Problems remain in iOS 8.0.2, new bugs added
iOS 8 update problems continue to plague users and alleged security flaw appears.
iPhone users who upgraded to iOS 8.0.2 are still suffering from a swathe of problems, with existing bugs such as broken Touch ID remaining and new bugs in the software.
iOS 8 was rolled out on 17 September, but users quickly complained they could no longer use Wi-Fi and their batteries were being drained.
The company issued an initial update, iOS 8.0.1 on 25 September, but had to pull it after a few hours when a new set of bugs prevented users from using Touch ID to log into their iPhone 6 and 6 Plus handsets, and had adverse effects on mobile connectivity.
A second update, iOS 8.0.2, was delivered the next day in the hope of resolving all these bugs.
However, not only do reports suggest the iOS 8.0.1 bugs still exist, but new ones have appeared. These include problems accessing certain webpages in Safari, as well as difficulties entering passwords, dropped calls, and being unable to send text messages.
Users have - of course - taken to social media to vent their frustration with the latest update.
Top iOS 8.0.2 features so far: alarms that keep going after I turn them off, spotlight not returning any apps in results, crash-on-unlock.
— Matt Rix (@MattRix) September 30, 2014
Merely the act of downloading iOS 8.0.2 to my iPhone has deleted all the music from it. God knows what would happen if I installed it.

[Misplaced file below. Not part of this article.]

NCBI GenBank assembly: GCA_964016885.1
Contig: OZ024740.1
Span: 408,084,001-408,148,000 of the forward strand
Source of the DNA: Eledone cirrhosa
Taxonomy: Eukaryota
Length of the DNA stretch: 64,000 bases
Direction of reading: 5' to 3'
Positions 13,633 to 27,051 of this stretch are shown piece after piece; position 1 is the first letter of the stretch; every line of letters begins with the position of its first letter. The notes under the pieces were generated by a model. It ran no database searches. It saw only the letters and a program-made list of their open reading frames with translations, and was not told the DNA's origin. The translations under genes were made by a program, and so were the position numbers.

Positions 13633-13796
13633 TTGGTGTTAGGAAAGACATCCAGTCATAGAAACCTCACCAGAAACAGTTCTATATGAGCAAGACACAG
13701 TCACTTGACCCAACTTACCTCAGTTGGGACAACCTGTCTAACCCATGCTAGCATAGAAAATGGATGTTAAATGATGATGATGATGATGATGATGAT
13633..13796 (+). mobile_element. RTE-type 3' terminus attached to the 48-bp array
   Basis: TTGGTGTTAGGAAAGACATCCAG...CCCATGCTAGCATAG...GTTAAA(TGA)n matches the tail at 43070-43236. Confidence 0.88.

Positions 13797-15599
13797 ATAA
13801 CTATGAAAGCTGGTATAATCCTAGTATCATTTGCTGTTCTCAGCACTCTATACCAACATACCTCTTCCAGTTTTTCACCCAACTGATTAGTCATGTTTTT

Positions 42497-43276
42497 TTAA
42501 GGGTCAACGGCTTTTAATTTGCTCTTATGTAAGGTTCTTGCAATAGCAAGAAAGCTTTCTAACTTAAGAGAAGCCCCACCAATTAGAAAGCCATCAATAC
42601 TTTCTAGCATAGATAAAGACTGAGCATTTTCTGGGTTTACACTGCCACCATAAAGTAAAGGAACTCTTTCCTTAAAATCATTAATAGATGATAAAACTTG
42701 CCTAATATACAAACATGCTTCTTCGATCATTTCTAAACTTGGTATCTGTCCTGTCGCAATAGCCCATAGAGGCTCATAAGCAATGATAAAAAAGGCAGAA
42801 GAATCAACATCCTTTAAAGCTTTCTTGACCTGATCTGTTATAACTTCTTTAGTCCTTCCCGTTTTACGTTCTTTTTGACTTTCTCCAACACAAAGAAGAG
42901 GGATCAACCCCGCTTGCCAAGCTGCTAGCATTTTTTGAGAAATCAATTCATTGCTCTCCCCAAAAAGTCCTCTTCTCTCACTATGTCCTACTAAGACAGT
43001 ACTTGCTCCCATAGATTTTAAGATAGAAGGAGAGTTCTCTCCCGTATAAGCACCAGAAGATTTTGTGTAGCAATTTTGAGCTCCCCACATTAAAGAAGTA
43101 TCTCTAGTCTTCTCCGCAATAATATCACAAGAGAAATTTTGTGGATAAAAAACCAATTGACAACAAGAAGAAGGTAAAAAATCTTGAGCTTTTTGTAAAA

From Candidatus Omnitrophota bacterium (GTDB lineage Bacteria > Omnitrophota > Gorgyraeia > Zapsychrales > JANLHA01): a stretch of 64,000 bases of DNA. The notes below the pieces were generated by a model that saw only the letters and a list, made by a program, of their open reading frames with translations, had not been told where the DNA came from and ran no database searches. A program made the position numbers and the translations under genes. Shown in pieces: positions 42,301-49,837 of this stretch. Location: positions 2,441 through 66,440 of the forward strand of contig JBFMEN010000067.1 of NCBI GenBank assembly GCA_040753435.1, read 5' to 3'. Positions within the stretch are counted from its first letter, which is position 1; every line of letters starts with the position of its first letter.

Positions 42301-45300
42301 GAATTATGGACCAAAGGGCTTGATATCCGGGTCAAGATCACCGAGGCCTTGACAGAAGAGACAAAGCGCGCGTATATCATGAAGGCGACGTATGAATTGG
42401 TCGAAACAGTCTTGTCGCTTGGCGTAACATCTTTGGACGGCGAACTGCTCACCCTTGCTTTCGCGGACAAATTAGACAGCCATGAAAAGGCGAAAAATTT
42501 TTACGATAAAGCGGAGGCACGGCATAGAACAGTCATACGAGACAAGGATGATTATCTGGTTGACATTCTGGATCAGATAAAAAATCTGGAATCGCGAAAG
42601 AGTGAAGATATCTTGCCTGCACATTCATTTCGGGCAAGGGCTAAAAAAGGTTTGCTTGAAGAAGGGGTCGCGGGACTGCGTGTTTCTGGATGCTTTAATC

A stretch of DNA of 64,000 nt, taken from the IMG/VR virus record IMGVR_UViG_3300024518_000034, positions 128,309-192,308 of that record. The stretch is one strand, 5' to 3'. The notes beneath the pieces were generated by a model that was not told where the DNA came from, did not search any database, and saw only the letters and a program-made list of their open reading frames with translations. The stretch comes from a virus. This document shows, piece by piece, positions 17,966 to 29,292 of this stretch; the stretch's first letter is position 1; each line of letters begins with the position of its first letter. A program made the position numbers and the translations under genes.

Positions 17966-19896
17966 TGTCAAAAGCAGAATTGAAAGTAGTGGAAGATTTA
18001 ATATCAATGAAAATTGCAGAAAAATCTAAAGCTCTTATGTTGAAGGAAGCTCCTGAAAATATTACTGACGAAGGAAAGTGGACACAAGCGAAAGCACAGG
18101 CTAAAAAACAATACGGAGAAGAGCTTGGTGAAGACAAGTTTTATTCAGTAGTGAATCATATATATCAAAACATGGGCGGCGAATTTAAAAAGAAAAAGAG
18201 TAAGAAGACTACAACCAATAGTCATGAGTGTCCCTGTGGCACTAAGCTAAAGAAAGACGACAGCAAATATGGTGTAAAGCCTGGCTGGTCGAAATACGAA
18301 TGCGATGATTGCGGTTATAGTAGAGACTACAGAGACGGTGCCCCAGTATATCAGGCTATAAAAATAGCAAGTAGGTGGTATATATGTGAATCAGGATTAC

— William Petty (@Microlambert) September 30, 2014
On Apple's own support forums, users have complained of problems with the Photos app and camera, claiming some of their pictures are "messed up" and not in the right order.
"iOS 8.0.2 made my iPhone 5 completely useless and from what I have read I'm not the only one," said another user.
New security flaw?
Perhaps more worrying than the new usability bugs, however, are reports the latest version of iOS contains a serious security flaw.
A video by EverythingApplesPro posted to YouTube appears to show a person bypassing an iPhone's security protocols by enabling the "hey Siri" function, asking a question and, while Siri is "thinking", touching the home button or swiping right.
While the flaw was initially taken to be genuine, Gizmodo and International Business Times have both suggested it is either faked or simply Touch ID acting on "a hair trigger".
We've independently tested the claimed flaw on an iPad Mini with Retina display running iOS 8.0.2, which does not have Touch ID, but was unable to recreate EverythingApplesPro's results either.
Apple had not responded to a request for comment regarding the new bugs or the alleged security flaw at the time of publication.